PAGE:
Under fractional-reserve banking, the type of banking currently used in most developed countries, banks retain only a fraction of their demand deposits as cash. The remainder is invested in securities and loans, whose terms are typically longer than the demand deposits, resulting in an asset–liability mismatch. No bank has enough reserves on hand to cope with all deposits being taken out at once.
Diamond and Dybvig developed an influential model to explain why bank runs occur and why banks issue deposits that are more liquid than their assets. According to the model, the bank acts as an intermediary between borrowers who prefer long-maturity loans and depositors who prefer liquid accounts. The Diamond-Dybvig model provides an example of an economic game with more than one Nash equilibrium, where it is logical for individual depositors to engage in a bank run once they suspect one might start, even though that run will cause the bank to collapse.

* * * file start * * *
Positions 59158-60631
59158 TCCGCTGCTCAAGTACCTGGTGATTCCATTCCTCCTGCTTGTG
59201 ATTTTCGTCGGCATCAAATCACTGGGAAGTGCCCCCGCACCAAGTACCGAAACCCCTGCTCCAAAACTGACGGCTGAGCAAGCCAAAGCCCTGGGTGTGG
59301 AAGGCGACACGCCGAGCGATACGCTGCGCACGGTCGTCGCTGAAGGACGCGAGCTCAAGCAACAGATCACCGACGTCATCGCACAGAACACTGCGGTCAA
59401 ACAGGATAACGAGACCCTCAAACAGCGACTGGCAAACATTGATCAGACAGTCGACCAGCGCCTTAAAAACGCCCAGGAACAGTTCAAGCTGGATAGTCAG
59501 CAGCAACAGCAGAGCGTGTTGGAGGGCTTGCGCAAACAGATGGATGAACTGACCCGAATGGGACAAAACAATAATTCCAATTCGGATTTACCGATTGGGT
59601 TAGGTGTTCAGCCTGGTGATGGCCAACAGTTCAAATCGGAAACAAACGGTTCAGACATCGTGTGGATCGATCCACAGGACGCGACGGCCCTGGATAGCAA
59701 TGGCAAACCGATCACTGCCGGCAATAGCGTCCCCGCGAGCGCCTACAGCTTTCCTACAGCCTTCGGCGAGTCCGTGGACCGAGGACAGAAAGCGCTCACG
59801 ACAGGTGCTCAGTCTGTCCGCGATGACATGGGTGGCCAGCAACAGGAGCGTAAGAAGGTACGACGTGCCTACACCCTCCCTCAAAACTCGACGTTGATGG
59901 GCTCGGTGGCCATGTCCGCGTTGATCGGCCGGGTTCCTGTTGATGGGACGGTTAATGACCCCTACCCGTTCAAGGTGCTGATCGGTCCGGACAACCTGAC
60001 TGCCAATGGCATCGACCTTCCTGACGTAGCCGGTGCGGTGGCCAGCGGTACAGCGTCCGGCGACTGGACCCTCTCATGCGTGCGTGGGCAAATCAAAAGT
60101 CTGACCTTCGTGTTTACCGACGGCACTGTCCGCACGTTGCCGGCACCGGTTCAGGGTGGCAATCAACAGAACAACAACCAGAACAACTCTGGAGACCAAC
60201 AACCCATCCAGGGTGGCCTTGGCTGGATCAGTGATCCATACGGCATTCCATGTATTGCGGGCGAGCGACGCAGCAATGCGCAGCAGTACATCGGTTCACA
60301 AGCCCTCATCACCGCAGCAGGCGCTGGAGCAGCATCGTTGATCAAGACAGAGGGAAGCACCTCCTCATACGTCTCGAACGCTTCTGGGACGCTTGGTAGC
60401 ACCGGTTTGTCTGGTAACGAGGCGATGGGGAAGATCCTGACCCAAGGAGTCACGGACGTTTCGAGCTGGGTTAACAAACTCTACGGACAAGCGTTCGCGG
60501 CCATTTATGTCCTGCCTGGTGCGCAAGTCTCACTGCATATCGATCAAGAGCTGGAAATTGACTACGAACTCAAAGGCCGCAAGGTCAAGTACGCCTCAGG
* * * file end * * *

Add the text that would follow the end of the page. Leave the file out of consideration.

In the model, business investment requires expenditures in the present to obtain returns that take time in coming, for example, spending on machines and buildings now for production in future years. A business or entrepreneur that needs to borrow to finance investment will want to give their investments a long time to generate returns before full repayment, and will prefer long maturity loans, which offer little liquidity to the lender. The same principle applies to individuals and households seeking financing to purchase large-ticket items such as housing or automobiles. The households and firms who have the money to lend to these businesses may have sudden, unpredictable needs for cash, so they are often willing to lend only on the condition of being guaranteed immediate access to their money in the form of liquid demand deposit accounts, that is, accounts with shortest possible maturity. Since borrowers need money and depositors fear to make these loans individually, banks provide a valuable service by aggregating funds from many individual deposits, portioning them into loans for borrowers, and spreading the risks both of default and sudden demands for cash. Banks can charge much higher interest on their long-term loans than they pay out on demand deposits, allowing them to earn a profit.